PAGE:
United States of America

Cross Country
Season Start/End

The tradition of alpine skiing in the United States goes back to the 19th century. During the long winter months miners in the snowed in mining towns across California and Colorado would entertain themselves by organizing ski races.

Nordic skis have also been used as a means of personal transportation in Minnesota and other flat states.

Resurgence of skiing in the U.S. took place immediately after the second world war when the returning veterans of the 10th Mountain Division came back home with a newfound passion for skiing. Some of the veterans worked actively on formation of modern ski resorts and popularization of winter sports.

There are hundreds of ski resorts roughly distributed in three main areas in the United States. The northeast states of Maine, Vermont, and New Hampshire have older, lower mountains and typically very cold winters with hard fast snow.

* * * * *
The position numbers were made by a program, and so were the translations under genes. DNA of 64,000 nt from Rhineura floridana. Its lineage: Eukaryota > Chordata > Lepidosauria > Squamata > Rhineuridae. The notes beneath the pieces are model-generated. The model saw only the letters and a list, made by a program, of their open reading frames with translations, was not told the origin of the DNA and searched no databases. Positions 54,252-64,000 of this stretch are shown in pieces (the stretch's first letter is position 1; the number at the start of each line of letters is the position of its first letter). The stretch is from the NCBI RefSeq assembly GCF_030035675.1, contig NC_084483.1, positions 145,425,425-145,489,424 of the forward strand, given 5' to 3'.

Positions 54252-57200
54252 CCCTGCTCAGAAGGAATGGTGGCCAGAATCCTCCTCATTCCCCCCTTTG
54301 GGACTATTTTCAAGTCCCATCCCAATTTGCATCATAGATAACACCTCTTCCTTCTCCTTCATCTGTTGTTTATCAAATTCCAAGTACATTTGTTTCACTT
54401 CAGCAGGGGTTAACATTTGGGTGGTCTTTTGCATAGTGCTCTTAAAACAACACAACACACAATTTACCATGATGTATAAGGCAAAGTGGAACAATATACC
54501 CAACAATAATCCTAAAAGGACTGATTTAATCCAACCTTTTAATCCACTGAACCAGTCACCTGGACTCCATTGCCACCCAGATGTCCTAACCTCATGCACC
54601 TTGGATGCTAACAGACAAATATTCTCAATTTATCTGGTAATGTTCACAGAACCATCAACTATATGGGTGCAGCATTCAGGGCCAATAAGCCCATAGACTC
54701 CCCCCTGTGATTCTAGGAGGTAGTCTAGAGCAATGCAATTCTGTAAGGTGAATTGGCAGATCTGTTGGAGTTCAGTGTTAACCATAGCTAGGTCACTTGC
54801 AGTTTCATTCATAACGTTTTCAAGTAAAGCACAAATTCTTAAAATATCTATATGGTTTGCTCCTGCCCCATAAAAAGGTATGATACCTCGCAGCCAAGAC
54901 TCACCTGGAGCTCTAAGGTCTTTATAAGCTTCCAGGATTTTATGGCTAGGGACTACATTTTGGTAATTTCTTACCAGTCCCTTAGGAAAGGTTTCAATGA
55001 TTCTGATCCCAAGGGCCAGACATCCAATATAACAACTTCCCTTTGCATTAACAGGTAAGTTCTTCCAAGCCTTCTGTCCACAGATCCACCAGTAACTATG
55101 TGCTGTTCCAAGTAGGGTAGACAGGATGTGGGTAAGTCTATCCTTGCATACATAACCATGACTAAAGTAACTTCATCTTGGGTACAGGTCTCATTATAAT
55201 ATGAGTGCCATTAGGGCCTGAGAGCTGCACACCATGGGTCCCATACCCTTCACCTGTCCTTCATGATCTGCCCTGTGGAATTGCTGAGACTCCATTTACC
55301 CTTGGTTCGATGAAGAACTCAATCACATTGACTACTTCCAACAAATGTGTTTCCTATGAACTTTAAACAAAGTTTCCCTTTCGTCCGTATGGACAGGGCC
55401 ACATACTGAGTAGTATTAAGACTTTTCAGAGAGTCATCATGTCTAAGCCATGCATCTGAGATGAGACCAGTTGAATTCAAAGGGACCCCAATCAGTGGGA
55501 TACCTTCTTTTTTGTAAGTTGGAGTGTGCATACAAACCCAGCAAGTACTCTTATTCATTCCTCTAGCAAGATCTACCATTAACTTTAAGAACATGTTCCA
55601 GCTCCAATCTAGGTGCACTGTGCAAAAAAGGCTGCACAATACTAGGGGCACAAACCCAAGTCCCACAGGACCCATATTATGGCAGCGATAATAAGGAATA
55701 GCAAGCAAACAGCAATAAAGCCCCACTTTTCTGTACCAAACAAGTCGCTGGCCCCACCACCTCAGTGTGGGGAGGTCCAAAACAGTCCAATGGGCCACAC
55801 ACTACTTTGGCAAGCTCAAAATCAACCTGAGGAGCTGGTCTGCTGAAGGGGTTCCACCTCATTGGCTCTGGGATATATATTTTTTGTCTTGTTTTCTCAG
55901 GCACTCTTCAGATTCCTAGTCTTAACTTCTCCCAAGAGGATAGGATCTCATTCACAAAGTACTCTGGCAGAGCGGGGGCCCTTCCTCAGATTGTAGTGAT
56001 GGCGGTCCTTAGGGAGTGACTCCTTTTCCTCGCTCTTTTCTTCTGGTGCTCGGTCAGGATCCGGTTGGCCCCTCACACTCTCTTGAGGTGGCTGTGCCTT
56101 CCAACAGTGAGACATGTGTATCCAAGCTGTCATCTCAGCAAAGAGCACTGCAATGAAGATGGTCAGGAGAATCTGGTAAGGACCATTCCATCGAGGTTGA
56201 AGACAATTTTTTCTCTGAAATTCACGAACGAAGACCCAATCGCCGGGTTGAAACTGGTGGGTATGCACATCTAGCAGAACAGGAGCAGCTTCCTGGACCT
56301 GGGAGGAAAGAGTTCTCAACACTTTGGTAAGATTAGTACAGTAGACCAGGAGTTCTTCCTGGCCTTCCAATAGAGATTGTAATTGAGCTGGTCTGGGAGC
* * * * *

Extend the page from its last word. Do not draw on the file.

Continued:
The Rocky Mountains ski areas span the states of New Mexico, Colorado, Utah, Wyoming, Idaho and Montana. This massive range has to offer some of the best resort and off-piste skiing in the U.S. due to high elevation and spectacular light dry powder.

The Sierra Nevada range in California and Nevada features the highest peak in the contiguous United States, Mt. Whitney at 14,505 ft (4,421m). The abundant snowfall in the Sierra Nevada is heavy due to moisture from the Pacific Ocean.

The western ski states also include Washington and Oregon with volcanic Mount Hood which features all-year-round skiing and snowboarding.

While there are ski areas in other parts of the country they tend to be smaller local mountains with less challenging terrain.

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